Democracy cannot succeed unless those who express their choice are prepared to choose wisely. The real safeguard of democracy, therefore, is education. ― Franklin D. Roosevelt
There is no doubt that Ghana is a complex nation to govern because the problems plaguing the nation are endemic; besides being wide and varied. It is fair to acknowledge that successive governments have made quite some effort, though it seems as though we have just begun the journey; looking at the distance we are yet to cover!
In less than two weeks, Ghanaians will be going to the polls to elect a president for the next four year term, and it is easy to predict that one of the three most favoured presidential candidates in Ghana’s Election 2016 will win. But a win at the polls, will not be a complete win for such a candidate until he successfully deals with the key problems facing the country; with special attention to the most critical of the problems. And what is the most critical of the problems?
The most critical factor that is affecting the performance of corporate organisations, and also hampering our development as a nation, has to do with our education; it is woefully partial in nature. Indeed, inference drawn from a study carried out by Harvard University (and similar ones carried out under the auspices of bodies such as Carnegie Foundation for the Advancement of Teaching) points to it that Formal Education is able to harness up to 22 percent of people’s true effectiveness/greatness in life. The state of affairs in Ghana clearly points to this fact; particularly, the fact that our schools have consistently reported abysmal performance of majority of the pupils/students. And this reflects in the predominantly poor calibre of manpower available for hire, and generally available for developing the nation as a whole.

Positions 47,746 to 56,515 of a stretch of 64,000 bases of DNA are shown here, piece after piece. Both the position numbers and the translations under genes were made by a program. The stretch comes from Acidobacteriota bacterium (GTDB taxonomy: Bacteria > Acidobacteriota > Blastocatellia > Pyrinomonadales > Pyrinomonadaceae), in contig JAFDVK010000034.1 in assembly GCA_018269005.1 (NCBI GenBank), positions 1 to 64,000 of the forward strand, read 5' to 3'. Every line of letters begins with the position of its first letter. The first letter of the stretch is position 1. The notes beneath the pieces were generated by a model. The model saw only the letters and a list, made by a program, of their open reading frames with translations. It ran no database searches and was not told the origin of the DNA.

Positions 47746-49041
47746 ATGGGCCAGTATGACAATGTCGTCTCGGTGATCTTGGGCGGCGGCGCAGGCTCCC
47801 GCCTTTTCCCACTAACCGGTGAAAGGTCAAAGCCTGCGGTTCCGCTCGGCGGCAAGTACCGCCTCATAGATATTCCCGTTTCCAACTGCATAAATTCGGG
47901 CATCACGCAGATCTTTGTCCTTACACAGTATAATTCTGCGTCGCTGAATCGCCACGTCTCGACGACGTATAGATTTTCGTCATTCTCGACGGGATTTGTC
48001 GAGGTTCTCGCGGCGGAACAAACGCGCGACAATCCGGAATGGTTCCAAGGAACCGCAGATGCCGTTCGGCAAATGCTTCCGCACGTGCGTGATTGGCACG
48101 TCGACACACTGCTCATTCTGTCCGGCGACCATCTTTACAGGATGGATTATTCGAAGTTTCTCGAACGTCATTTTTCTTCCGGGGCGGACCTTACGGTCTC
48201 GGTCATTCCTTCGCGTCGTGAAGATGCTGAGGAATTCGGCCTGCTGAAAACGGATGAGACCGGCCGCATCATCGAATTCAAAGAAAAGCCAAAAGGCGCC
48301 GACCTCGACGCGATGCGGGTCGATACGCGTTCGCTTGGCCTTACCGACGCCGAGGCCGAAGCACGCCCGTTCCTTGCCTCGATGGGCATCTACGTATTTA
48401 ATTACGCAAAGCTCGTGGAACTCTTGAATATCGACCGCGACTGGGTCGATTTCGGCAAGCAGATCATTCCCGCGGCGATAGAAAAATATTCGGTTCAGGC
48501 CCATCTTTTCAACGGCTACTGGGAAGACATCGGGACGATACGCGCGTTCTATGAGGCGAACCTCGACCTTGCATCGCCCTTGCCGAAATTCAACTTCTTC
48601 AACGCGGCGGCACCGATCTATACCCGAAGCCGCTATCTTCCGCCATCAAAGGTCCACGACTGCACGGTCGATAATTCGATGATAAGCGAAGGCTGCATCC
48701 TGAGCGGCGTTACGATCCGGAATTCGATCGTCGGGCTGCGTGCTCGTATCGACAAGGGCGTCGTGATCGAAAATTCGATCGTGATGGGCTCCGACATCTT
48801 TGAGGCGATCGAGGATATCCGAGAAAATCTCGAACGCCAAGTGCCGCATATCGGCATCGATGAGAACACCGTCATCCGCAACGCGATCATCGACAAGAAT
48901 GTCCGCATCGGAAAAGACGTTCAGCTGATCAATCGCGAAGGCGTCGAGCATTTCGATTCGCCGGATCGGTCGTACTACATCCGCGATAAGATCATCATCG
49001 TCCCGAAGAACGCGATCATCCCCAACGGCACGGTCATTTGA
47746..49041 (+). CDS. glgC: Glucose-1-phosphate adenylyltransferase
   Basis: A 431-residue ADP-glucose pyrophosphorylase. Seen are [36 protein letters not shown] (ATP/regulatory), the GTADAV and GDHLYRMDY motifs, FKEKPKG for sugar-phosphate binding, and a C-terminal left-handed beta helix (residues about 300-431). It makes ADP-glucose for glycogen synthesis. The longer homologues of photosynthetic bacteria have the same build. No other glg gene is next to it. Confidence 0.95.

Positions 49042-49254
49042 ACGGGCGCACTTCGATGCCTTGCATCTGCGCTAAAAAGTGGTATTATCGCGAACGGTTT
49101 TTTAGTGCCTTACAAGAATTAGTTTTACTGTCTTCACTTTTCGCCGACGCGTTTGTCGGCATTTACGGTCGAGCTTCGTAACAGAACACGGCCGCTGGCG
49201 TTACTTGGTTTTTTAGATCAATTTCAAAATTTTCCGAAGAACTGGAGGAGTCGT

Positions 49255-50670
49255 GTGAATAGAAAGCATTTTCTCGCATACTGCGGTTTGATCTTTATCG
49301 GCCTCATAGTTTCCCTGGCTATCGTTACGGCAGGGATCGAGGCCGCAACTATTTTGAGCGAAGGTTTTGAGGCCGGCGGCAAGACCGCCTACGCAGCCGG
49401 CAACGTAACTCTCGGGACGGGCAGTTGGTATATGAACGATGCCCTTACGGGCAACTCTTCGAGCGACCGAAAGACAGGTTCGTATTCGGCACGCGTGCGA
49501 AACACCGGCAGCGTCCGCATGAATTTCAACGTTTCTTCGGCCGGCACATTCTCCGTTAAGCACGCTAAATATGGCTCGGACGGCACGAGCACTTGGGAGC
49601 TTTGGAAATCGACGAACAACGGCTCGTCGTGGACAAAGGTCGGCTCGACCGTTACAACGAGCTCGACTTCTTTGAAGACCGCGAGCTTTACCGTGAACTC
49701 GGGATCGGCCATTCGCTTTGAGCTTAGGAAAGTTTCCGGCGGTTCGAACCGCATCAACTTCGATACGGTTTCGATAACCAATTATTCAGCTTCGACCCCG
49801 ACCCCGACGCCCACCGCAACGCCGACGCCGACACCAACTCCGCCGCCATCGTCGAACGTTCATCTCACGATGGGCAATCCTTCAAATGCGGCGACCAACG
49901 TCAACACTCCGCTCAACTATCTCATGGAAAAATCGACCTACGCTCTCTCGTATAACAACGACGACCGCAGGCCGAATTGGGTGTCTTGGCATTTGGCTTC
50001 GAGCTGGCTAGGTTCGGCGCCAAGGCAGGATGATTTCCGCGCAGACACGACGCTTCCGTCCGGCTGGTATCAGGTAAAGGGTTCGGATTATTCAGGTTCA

In his article ‘Fixing our Education – A Delightful Paradigm‘ which was published in the ‘Daily Graphic’ earlier this year, Dave argues that, “We can readily cite laziness, lack of creativity, greed and corruption or disregard for laws/regulations, etc., as the causes of our woes, but the greatest cause (and indeed, the root cause) is the prevailing formal education; it is such that, even when we are able to put in place (i) good and adequate infrastructure across the country, (ii) adequate supply of the selected teaching/learning materials/resources, (iii) adequate remuneration for teachers/educators and supervisors, and (iv) effective supervision at all the levels, (and we must ), such a system would still be harnessing just about 20 percent of the genius inside people. And that resulting calibre of manpower may still not be able to solve our developmental problems to any considerable extent.” He went on to suggest sure ways of dealing with this single most important issue; I do recommend that article. You may click here to read Dave’s full article: ‘Fixing our Education – A Delightful Paradigm‘ which was published in the ‘Daily Graphic’ earlier this year.
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